The dream of a "Town Cow" materialized, and a few households went in on a milk cow (two, actually), so the fresh milk, cream, and ice cream flows among them. Others signed up for a CSA out of the Cheraw area, and enjoyed baskets of regularly delivered food in season. We go in on mainly grass-fed beef, too, and pork, and also enjoy fresh eggs. The drought is still with us, though we enjoyed some pretty good rain this summer.

For the first time in several years, we have a full Town Council, and some musical chairs have led to a new Town Clerk, Water Clerk, and Mayor. The only way it works here is if folks wear lots of different hats, so they do.

We successfully convinced the USPS to keep our Post Office open, and at least for the time being, we have 6-day delivery and window service. Our water system (bona fide, State-approved, with springs located on the mesa behind us) has had some issues, which are being worked out.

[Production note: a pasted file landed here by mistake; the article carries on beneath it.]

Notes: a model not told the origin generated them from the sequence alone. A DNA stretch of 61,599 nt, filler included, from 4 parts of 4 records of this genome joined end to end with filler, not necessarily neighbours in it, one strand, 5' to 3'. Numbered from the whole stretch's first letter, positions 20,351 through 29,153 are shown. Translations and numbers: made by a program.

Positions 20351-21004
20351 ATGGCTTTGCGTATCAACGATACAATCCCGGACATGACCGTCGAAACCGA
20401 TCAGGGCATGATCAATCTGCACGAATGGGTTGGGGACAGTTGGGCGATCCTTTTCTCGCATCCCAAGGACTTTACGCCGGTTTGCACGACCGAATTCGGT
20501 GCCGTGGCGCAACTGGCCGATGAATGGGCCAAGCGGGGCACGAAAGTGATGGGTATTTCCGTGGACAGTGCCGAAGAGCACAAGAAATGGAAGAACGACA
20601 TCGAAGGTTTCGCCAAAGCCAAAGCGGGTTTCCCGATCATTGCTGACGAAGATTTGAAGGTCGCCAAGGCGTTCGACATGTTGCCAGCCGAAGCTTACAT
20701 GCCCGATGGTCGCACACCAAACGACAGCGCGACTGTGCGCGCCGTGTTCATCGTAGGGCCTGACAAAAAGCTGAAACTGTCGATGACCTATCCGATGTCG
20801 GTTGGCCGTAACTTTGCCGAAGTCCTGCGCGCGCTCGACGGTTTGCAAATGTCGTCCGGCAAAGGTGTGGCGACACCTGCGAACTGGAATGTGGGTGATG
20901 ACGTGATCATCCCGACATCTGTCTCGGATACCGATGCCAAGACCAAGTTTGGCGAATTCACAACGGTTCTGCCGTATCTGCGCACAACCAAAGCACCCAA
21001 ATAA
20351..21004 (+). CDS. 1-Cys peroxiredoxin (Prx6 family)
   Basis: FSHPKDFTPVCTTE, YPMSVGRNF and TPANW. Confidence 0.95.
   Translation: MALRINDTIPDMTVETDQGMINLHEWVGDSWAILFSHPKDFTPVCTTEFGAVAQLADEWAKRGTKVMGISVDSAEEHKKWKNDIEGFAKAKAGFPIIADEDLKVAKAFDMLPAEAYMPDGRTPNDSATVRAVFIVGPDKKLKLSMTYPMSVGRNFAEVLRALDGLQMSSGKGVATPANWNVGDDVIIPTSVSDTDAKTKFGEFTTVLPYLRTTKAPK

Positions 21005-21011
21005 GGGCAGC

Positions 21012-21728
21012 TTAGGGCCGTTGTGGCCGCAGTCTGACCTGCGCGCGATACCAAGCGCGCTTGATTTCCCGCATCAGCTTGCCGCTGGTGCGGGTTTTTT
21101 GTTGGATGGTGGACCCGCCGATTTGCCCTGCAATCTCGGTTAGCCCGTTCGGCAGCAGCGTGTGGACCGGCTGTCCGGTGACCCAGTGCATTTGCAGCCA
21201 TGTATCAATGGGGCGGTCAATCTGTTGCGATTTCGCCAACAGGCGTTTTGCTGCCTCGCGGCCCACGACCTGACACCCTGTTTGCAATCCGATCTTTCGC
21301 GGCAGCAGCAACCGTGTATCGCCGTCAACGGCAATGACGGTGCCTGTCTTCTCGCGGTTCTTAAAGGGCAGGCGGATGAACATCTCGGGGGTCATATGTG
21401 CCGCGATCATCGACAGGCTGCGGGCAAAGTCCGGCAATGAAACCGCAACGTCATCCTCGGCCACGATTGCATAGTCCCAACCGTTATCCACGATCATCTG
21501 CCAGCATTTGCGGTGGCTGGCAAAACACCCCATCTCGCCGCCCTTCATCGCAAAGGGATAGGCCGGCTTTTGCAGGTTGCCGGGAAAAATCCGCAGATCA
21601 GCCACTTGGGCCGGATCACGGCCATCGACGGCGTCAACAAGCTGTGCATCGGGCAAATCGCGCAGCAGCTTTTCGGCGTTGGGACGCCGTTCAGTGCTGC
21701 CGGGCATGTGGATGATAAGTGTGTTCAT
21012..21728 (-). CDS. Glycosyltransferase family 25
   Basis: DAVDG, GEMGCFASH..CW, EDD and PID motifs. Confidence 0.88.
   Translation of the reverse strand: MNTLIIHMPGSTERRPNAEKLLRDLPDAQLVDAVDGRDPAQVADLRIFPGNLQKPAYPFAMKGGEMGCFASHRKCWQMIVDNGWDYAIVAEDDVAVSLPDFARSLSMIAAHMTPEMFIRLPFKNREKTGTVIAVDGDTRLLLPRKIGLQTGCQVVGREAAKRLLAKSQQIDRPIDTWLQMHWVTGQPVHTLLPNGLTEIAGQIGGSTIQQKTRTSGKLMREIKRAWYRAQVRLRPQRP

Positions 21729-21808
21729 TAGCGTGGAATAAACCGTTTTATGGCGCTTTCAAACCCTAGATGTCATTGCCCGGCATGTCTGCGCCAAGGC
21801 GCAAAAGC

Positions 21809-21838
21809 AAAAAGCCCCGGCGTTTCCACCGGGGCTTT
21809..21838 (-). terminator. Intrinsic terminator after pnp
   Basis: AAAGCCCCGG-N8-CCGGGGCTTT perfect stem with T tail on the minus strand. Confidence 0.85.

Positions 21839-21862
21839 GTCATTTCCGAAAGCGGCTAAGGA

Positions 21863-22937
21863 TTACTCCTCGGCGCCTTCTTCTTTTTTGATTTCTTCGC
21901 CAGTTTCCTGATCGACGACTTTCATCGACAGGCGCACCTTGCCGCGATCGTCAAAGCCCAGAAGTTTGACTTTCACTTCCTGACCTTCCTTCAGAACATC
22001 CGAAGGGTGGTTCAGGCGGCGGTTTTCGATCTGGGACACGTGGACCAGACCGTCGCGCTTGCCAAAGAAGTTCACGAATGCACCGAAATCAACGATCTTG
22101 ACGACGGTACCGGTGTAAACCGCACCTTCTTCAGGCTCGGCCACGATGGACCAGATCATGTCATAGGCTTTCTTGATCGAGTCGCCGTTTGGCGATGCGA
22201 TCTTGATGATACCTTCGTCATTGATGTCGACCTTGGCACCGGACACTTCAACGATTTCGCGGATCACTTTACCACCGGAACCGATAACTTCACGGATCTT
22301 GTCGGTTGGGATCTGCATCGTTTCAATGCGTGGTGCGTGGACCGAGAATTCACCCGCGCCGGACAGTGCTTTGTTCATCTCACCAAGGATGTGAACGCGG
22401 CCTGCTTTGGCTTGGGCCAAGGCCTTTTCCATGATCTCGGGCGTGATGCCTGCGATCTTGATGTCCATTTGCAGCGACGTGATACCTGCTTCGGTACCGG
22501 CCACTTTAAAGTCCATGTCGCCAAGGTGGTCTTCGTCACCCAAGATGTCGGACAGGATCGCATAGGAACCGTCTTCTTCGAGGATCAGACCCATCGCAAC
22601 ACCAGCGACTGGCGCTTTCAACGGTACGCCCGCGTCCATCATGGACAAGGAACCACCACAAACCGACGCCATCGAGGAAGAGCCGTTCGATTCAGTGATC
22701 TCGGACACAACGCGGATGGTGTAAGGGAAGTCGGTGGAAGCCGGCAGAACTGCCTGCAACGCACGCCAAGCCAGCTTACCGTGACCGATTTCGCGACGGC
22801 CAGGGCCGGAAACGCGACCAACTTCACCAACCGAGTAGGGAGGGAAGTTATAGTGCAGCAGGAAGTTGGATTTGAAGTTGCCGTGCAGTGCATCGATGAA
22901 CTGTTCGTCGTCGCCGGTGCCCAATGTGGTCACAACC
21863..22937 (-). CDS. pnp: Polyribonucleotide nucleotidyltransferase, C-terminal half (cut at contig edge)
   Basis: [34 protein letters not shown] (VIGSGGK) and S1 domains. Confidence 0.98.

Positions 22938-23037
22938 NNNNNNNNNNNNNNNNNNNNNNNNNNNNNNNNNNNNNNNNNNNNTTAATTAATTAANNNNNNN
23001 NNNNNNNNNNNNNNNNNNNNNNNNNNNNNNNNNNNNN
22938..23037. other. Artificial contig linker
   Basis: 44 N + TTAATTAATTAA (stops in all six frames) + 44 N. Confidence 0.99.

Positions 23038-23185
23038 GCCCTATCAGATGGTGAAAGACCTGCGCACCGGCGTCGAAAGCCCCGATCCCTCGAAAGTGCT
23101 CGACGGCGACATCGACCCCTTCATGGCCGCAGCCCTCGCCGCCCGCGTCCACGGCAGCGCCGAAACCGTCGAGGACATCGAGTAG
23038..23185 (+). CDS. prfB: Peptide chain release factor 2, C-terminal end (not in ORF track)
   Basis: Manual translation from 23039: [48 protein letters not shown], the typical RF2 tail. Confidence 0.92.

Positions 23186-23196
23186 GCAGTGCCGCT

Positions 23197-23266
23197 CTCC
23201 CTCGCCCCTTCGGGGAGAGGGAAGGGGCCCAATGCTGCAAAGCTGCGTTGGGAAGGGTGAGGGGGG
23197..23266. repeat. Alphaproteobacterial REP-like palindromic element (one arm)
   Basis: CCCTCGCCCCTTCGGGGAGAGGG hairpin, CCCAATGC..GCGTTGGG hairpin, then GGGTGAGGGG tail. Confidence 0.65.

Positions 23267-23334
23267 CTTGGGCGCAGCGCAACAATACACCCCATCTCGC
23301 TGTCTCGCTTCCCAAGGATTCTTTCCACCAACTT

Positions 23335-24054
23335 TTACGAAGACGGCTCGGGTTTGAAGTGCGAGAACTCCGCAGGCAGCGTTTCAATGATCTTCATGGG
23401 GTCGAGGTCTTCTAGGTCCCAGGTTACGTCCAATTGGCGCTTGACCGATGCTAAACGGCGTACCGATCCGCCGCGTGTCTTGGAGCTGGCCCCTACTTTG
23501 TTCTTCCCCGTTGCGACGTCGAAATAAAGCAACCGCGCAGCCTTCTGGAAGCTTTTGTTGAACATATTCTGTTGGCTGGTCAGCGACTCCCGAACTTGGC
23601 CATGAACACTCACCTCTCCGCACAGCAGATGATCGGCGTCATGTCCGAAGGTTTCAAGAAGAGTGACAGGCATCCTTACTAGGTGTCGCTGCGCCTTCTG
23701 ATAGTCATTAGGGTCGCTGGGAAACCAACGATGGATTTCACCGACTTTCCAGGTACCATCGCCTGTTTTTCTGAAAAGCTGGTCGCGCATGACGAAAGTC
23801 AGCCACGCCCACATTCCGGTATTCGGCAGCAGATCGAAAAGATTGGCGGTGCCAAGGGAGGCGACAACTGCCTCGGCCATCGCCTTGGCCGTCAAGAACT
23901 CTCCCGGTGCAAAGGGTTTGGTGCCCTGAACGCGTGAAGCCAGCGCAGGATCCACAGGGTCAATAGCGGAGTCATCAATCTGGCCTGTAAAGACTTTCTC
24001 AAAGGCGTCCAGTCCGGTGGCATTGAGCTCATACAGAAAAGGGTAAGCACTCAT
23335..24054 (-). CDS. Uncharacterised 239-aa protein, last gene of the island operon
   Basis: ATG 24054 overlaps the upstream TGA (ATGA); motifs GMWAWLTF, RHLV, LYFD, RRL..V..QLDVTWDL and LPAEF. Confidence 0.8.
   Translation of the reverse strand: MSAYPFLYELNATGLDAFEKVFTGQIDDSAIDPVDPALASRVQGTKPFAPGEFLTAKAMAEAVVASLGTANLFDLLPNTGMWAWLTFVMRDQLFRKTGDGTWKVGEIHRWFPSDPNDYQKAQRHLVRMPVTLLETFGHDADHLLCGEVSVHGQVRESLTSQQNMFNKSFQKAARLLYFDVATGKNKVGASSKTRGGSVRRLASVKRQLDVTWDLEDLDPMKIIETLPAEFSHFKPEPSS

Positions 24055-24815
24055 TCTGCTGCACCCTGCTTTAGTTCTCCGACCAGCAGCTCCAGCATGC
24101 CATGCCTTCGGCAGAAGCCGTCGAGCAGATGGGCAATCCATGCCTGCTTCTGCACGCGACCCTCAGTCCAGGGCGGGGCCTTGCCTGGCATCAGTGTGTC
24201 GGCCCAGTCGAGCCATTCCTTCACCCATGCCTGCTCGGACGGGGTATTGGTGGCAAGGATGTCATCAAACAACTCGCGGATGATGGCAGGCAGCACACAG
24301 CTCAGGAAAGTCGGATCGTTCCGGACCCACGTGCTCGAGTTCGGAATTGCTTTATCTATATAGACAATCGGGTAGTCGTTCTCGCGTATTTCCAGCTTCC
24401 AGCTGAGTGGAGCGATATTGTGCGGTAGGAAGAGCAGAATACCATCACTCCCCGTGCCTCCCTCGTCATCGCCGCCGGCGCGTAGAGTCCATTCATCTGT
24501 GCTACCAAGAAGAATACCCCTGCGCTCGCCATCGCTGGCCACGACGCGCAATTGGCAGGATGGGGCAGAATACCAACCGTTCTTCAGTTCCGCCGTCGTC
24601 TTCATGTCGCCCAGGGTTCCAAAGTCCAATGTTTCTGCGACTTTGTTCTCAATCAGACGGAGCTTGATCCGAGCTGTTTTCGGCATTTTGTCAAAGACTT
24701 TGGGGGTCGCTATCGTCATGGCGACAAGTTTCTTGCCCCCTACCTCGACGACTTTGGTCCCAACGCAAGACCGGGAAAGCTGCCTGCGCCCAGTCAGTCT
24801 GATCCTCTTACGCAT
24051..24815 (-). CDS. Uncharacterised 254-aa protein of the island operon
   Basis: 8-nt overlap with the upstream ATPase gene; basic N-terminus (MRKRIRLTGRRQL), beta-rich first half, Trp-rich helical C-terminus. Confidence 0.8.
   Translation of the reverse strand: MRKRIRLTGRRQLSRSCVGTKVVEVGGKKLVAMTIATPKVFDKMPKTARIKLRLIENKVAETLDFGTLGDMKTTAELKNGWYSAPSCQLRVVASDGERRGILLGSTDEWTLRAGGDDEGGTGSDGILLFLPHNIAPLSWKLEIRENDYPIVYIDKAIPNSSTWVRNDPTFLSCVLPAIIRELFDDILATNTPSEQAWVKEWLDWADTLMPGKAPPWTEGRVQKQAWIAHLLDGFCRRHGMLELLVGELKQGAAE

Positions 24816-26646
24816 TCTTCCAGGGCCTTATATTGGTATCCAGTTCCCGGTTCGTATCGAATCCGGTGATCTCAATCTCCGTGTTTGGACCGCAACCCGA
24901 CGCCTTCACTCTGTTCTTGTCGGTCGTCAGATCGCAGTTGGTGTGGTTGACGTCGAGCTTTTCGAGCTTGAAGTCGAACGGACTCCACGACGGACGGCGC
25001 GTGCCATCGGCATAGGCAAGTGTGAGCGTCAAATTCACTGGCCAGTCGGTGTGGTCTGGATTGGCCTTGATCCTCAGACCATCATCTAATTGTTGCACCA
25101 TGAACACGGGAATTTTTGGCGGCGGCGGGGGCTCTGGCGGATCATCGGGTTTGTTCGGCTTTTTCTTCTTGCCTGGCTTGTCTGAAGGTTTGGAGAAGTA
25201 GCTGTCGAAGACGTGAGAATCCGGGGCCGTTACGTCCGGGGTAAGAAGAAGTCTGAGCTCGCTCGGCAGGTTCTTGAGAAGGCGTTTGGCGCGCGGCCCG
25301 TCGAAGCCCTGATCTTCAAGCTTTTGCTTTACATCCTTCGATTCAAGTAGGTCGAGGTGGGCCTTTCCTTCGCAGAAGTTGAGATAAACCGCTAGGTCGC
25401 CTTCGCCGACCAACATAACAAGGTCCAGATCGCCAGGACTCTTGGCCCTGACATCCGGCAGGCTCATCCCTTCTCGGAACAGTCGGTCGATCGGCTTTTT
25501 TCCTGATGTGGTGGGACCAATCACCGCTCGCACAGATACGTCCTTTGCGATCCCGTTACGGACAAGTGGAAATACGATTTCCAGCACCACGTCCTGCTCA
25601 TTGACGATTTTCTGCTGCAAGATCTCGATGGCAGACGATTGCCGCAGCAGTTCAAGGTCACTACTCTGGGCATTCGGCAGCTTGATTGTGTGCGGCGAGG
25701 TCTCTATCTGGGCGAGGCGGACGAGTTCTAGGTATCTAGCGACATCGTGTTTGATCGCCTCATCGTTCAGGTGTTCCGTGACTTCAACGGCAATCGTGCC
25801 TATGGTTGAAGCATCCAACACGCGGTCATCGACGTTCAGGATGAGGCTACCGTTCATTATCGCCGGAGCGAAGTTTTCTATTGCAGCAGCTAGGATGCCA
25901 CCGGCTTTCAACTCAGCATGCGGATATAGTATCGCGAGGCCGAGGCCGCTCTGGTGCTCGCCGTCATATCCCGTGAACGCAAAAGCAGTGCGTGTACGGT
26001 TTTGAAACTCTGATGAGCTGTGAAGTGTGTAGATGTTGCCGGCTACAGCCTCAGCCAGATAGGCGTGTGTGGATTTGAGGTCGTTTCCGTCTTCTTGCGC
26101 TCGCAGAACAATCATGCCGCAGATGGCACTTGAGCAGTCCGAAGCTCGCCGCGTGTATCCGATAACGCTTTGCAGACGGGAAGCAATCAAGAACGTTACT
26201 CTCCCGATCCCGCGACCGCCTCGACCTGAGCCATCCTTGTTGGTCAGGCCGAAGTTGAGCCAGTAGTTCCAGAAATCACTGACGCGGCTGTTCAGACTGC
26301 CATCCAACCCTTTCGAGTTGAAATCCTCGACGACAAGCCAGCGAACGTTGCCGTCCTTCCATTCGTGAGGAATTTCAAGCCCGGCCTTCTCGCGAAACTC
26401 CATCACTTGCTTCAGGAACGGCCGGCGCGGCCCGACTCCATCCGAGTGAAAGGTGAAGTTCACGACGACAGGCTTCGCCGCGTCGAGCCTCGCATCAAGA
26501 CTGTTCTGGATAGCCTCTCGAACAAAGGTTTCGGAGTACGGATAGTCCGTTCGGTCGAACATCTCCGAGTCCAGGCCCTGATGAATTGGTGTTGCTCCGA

Some of us are surprised that, given the craziness of the world out there, a few more young families, Internet entrepreneurs, or artists/writers haven't found their way to our door seeking peace, quiet, and the vast openness of the plains to the north and east. There's some housing available for rent or purchase (incuding a fixer-upper on 3/4 acre that could be had for about $20K and also offers potential for some type of small cafe/market/store, which we do not now have and nearly everyone wants).